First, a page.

The game I am reviewing today is for the PC and you can download it for free right now:
Plot: 13 year old Viola wanders into a haunted house and gets caught up in a deadly battle of wits with a sadistic, dying woman.
There is something very comfortable about playing a retro, indie game. The stripped back nature of this genre of game puts the player at ease and lowers his expectations. We expect a simple few hours of fun, much like playing a mini-game, like Temple Run. Therefore, when playing a cleverly thought-out game, such as the Witch’s House, we are taken aback by how well put together such a game can actually be. On the other hand, comfortable is the wrong word. The Witch’s House is definitely not a comfortable game.
You start as Viola, a little girl lost in the woods. Moments into the game, you team up with a talking, black cat who acts as your only friend and save point. Trapped in the forest by supernatural forces, you have no choice but to seek refuge in a creepy-looking house. Instantly, we are on edge. Scary games always work best, when you are totally outmatched and that is definitely the case here. Viola’s only weapon is your wits and reflexes. She moves at one speed, until provoked. For someone like me, who isn’t really used to PC gaming, more often than not, you end up being too slow and caught out by whatever monstrosity the game throws at you.
And god, it will throw them at you, usually with very little warning. If you get something wrong (which could be literally anything), something will come and get you, as a punishment. Sometimes it doesn’t even tell you if you’ve got something wrong, allowing you to carry on clueless for a few beats, before suddenly launching in and getting you. And if you get the puzzle right, then the game sends you to the next phase without telling you what would have come after you. This can be frustrating at times, but it is a purposeful move on the game’s part. Despite dodging a bullet, there is still this eerie sense of vulnerability, which comes with walking through a room that would have had something waiting for you, if you hadn’t lured it away beforehand. This game will definitely cause a few goosebumps.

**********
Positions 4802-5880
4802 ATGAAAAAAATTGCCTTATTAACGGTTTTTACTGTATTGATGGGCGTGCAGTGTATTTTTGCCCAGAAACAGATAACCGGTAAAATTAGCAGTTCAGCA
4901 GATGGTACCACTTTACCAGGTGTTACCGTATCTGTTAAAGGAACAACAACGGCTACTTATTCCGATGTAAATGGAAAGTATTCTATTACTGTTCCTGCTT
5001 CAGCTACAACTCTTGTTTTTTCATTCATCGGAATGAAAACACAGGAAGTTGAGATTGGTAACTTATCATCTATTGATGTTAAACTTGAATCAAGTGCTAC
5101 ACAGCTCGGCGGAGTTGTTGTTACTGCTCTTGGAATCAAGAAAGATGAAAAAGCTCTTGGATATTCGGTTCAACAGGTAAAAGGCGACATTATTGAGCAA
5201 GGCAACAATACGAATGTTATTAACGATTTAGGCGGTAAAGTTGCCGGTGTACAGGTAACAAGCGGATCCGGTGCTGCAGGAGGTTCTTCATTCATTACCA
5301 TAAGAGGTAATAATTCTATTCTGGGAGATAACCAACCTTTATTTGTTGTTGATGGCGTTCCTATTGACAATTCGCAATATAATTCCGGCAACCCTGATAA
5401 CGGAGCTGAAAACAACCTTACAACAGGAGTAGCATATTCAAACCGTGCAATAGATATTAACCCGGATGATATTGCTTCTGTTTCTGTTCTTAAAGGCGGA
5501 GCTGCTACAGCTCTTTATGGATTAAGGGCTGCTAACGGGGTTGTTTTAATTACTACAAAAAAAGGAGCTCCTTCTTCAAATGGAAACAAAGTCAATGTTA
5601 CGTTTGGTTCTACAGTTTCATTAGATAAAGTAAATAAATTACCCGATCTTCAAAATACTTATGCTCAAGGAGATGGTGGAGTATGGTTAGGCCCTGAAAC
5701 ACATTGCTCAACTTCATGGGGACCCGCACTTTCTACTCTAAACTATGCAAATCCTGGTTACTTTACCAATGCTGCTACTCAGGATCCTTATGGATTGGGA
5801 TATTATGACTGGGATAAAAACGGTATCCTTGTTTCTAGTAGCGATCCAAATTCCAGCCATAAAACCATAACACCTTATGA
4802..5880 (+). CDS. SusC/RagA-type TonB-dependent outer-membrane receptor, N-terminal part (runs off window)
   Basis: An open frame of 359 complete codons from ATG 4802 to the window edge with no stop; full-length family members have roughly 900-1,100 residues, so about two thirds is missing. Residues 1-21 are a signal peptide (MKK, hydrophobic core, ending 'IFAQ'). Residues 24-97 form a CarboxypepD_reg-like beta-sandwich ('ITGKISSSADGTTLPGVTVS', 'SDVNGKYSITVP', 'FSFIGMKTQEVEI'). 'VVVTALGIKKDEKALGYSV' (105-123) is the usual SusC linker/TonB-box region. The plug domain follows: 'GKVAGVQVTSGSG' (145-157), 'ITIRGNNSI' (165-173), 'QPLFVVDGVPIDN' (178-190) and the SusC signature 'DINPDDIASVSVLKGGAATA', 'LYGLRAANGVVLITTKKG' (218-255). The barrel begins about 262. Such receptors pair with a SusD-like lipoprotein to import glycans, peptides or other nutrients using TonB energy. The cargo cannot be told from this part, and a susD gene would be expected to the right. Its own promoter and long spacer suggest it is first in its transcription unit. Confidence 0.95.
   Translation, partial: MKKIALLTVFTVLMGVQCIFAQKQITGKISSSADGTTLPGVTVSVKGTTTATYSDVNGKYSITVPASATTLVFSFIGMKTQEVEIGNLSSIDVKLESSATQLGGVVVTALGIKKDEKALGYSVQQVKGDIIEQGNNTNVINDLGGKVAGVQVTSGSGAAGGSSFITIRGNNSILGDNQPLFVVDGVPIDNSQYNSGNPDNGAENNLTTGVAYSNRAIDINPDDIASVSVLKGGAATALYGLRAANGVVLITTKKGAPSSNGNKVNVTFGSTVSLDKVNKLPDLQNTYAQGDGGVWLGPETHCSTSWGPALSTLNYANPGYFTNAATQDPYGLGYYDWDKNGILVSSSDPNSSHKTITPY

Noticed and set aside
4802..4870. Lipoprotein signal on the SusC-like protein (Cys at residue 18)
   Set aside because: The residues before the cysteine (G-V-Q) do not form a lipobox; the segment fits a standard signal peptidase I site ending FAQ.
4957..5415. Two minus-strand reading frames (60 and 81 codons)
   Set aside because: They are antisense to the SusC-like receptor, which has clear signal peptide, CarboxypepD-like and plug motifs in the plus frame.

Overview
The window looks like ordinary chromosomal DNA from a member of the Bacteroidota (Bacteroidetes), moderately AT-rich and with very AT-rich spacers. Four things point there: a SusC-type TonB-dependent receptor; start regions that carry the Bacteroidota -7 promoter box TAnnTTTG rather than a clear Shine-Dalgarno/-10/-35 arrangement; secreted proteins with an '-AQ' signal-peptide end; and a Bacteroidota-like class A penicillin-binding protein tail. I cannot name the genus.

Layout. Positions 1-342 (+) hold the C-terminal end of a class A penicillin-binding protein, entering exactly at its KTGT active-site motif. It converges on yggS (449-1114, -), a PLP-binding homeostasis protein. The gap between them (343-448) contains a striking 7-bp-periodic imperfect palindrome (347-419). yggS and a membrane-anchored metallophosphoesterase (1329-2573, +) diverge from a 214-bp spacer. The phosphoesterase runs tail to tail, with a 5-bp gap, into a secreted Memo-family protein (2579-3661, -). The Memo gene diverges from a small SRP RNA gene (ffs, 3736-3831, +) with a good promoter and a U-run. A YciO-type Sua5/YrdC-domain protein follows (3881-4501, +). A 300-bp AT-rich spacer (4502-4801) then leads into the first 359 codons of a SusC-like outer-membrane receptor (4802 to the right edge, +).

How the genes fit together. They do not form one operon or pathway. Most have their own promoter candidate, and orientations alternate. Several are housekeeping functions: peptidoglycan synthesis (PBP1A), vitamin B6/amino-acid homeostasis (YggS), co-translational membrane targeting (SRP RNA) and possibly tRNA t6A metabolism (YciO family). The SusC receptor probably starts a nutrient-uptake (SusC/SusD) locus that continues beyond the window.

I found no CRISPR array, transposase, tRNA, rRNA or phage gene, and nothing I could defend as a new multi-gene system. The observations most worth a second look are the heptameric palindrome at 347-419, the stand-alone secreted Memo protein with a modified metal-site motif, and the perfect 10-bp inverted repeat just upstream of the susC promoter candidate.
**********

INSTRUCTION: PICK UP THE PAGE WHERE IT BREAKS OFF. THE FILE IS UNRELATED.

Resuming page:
Be warned, logic isn’t this game’s strong point. It may revolve around working out a puzzle (usually to do with memory) to get to the next floor, but otherwise, do not expect much sense to come out of the game. In the first level, a dismembered teddy bear, bleeding everywhere, will chase you down, only to disappear moments later. It will not be brought up again. Once you’ve put yourself into the mind-frame to expect anything, you’ll be fine, but expect a few jolts of surprise at the start.
I wasn’t expecting to be too scared from this game. Sure, it relies on jumps and some eerie atmosphere, but at the end of the day, it is pretty poor graphics. It is a RPG and it feels like you are fairly safe. You would be wrong. The finale is quite simply, terrifying. It uses blind terror into tricking you into making the wrong move, or the right move too slowly, and then you’re dead. It is the kind of scare that will leave you stunned, as the end credits kick in. Apparently there is an alternative ending somewhere in the game that I wasn’t smart enough to figure out. It is worth reloading one of your final saves and retracing your steps to try and figure it out.
Flaws? Well, it’s over pretty quickly and you are kind of left wanting more. Hopefully, there will be a couple of sequels to follow. There is a sense more could have been done. The levels are littered with bonus reading material, but Fummy could have added something else. Secret dungeons? A couple of Easter eggs? The closest the game comes is a few added surprises if you end up retracing your steps to some of the earlier rooms. A few things would have been moved around to really send chills down your spine.
Final verdict: Simplistic and basic, but when it’s a free game that will keep you entertained for a few hours, it is hard to complain.